FIRST SUNDAY IN LENT – YEAR C
When I was in grammar school, we took standardized tests each year, and we wrote the answers to the questions on special examination booklets issued by the Diocesan Schools’ Office. At the bottom of the last page of the booklet came a rather long statement to the effect that we had come by our answers honestly, without any form of cheating. Before we handed in our answer booklets, we had to write beneath that statement the words, “I do so declare,” and then sign our name. In doing so, we were taking a solemn pledge on which we staked our honor and reputation.
“I do so declare.” If the liturgy for this First Sunday of Lent were to have a slogan, that would be it. “I do so declare.” Because the readings today introduce us to people who make, or are urged to take that pledge, “I do so declare.”
Before the children of Israel cross over the Jordan River to take possession of the land flowing with milk and honey that God is giving them at the end of their forty years of wandering in the desert, Moses decrees a ceremony that is to be an annual observance. “The priest shall receive the basket from you and shall set it in front of the altar of the Lord your God. Then you shall declare…” The declaration has two parts. Number 1: I belong to the people God has chosen as his own, the people he has rescued from slavery in Egypt. Number 2: I have fulfilled my obligation to contribute the first fruits of the produce of the soil.
In his Letter to the Romans, St. Paul teaches us that making a public confession of the faith that comes from our hearts brings justification and salvation. “For one believes with the heart and so is justified, and one confesses with the mouth and so is saved.” And anyone can join God’s chosen people using this relatively simple procedure. Paul boldly declares, “everyone who calls on the name of the Lord will be saved.”
In the familiar Gospel story Jesus’ 40-day sojourn in the desert, Jesus meets the devil’s three-fold temptation scheme with a triple declaration. In response to each challenge, our Lord says in effect, “I do so declare.” To the tempter’s suggestion that Jesus miraculously satisfy his own cravings Jesus declares that we need more than this world can offer; we have a spiritual hunger that can be meet only with spiritual food. “One does not live by bread alone.” The two other accounts continue the biblical quotation to conclude, “but by every word that come forth from the mouth of God.” In other words, you can have everything that this world offers: wealth, sexual liaisons, celebrity status; but if you do not have a vital relationship with God, nothing else will satisfy you.
Speaking of celebrity status and power, the devil wants to harp on that point, and so the second temptation to sell his soul in order to receive power and glory. That is an old temptation, the Faustian temptation to sell your soul to the devil, and it has given rise to many popular tales, including “The Devil and Daniel Webster.” Well known, too, is Jesus riposte: the declaration-in-the-form-of-a-question, “What does it profit a man to gain the whole world and lose his soul?”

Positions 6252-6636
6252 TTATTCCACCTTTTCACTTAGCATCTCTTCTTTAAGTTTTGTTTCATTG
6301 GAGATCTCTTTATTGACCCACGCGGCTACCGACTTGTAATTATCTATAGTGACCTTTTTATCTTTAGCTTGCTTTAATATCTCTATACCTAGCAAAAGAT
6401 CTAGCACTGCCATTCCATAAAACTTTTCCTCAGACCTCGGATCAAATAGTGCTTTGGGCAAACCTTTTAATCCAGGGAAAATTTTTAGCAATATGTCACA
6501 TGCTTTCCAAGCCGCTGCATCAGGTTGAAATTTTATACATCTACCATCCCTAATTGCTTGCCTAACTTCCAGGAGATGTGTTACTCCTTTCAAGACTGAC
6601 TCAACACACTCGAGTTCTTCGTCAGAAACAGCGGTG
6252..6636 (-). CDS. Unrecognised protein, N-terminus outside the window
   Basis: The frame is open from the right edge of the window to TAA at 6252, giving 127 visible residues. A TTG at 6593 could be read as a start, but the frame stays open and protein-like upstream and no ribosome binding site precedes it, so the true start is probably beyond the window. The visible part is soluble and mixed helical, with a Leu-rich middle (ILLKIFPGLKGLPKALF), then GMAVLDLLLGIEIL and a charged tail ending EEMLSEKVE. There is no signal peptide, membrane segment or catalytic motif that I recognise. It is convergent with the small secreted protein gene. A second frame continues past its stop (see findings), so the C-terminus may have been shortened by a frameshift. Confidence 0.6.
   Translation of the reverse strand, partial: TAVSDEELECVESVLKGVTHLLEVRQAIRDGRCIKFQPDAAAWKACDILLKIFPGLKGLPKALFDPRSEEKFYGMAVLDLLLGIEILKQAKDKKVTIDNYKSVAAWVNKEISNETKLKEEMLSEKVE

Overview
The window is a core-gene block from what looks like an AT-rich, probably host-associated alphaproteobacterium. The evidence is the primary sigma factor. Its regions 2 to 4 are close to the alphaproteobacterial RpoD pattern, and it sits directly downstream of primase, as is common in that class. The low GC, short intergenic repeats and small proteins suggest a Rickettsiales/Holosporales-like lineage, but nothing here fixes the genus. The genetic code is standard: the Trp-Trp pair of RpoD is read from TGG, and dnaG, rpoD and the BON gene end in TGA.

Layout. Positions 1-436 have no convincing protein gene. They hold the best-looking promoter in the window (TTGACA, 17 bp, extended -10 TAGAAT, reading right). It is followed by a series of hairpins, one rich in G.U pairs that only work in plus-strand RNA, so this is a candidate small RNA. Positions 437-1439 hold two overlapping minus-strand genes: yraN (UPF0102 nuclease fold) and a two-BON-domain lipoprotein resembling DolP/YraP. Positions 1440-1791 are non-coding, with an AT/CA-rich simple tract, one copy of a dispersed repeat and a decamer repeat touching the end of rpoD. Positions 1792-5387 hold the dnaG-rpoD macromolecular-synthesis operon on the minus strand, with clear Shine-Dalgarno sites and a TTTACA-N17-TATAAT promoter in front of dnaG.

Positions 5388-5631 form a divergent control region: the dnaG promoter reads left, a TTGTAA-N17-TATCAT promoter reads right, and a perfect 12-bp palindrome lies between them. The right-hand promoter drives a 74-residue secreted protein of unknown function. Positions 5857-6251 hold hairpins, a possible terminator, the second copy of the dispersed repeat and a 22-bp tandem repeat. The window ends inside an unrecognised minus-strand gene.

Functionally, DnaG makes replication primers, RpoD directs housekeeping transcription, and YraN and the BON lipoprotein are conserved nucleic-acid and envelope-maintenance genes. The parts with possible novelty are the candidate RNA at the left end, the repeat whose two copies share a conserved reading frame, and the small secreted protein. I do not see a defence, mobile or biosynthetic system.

Then the temptation that will test Jesus to the limit. The devil suggests a parlor trick, but the people beneath the cross will suggest the real thing, “Come down from the cross. If you are God’s Son, let him rescue you now.” But on Calvary no less than in the desert Jesus makes the supreme declaration of faith and trust in the Father, “Father, not my will but yours be done. Into your hands I confidently commit my spirit.”
This morning as we began Mass, Lisbeth, a student in our Faith Formation Program, made a triple declaration that echoed those in the Scriptures. She declared that she wishes to become a member of God’s holy, chosen people. She declared that she believes in Jesus the Son of God, that she trusts God’s love and fidelity enough to request to be received into the Church and reborn in Jesus through the Sacrament of Baptism. And we pray with and for Lisbeth today, as we will throughout the remainder of Lent until she come to the baptismal font at the Easter Vigil next month.
Last Wednesday most of us made a declaration. By coming forward to have our foreheads marked with ashes we, in effect, confessed, “I do so declare that I am a sinner in need of God’s mercy.” But, by that very act, we also declared that we belong to God’s chosen, beloved people. At Easter, we will renew our baptismal vows, confessing anew our faith in Jesus Christ and his power over human sinfulness and mortality. May the Holy Spirit who led Jesus into the desert and sustained him through his wrestling with the devil be with us to strengthen us and to prepare us to come together with Lisbeth and all our brothers and sisters to say, “God has renewed me in his love, reenergized me for the service of his Kingdom, made me glorious in his sight. This I do so declare.”